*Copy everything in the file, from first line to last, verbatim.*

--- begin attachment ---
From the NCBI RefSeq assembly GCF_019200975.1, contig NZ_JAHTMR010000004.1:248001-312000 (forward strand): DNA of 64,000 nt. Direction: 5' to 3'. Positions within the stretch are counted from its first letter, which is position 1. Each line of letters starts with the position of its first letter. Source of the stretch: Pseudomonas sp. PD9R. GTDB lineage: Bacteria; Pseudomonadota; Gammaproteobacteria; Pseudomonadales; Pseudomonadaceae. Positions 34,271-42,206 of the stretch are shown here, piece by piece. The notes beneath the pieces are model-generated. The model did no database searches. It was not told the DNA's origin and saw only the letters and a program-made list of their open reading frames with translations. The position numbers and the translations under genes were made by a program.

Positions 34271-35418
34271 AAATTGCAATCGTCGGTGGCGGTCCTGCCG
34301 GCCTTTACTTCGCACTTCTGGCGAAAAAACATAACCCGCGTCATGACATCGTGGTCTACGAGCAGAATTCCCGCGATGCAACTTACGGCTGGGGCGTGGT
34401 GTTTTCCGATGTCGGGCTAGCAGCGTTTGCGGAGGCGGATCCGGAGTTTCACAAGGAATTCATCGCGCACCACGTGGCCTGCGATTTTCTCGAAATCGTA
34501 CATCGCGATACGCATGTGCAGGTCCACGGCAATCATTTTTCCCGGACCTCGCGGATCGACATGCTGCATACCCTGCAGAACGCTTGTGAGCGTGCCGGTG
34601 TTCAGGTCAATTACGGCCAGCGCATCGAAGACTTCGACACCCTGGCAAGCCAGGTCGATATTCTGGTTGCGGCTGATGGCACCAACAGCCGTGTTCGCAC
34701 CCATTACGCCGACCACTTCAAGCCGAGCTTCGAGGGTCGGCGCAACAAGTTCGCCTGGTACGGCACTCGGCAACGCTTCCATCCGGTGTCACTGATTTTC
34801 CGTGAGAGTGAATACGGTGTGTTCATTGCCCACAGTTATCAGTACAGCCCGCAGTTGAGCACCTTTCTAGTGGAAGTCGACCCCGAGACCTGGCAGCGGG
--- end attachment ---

From the NCBI RefSeq assembly GCF_019200975.1, contig NZ_JAHTMR010000004.1:248001-312000 (forward strand): DNA of 64,000 nt. Direction: 5' to 3'. Positions within the stretch are counted from its first letter, which is position 1. Each line of letters starts with the position of its first letter. Source of the stretch: Pseudomonas sp. PD9R. GTDB lineage: Bacteria; Pseudomonadota; Gammaproteobacteria; Pseudomonadales; Pseudomonadaceae. Positions 34,271-42,206 of the stretch are shown here, piece by piece. The notes beneath the pieces are model-generated. The model did no database searches. It was not told the DNA's origin and saw only the letters and a program-made list of their open reading frames with translations. The position numbers and the translations under genes were made by a program.

Positions 34271-35418
34271 AAATTGCAATCGTCGGTGGCGGTCCTGCCG
34301 GCCTTTACTTCGCACTTCTGGCGAAAAAACATAACCCGCGTCATGACATCGTGGTCTACGAGCAGAATTCCCGCGATGCAACTTACGGCTGGGGCGTGGT
34401 GTTTTCCGATGTCGGGCTAGCAGCGTTTGCGGAGGCGGATCCGGAGTTTCACAAGGAATTCATCGCGCACCACGTGGCCTGCGATTTTCTCGAAATCGTA
34501 CATCGCGATACGCATGTGCAGGTCCACGGCAATCATTTTTCCCGGACCTCGCGGATCGACATGCTGCATACCCTGCAGAACGCTTGTGAGCGTGCCGGTG
34601 TTCAGGTCAATTACGGCCAGCGCATCGAAGACTTCGACACCCTGGCAAGCCAGGTCGATATTCTGGTTGCGGCTGATGGCACCAACAGCCGTGTTCGCAC
34701 CCATTACGCCGACCACTTCAAGCCGAGCTTCGAGGGTCGGCGCAACAAGTTCGCCTGGTACGGCACTCGGCAACGCTTCCATCCGGTGTCACTGATTTTC
34801 CGTGAGAGTGAATACGGTGTGTTCATTGCCCACAGTTATCAGTACAGCCCGCAGTTGAGCACCTTTCTAGTGGAAGTCGACCCCGAGACCTGGCAGCGGG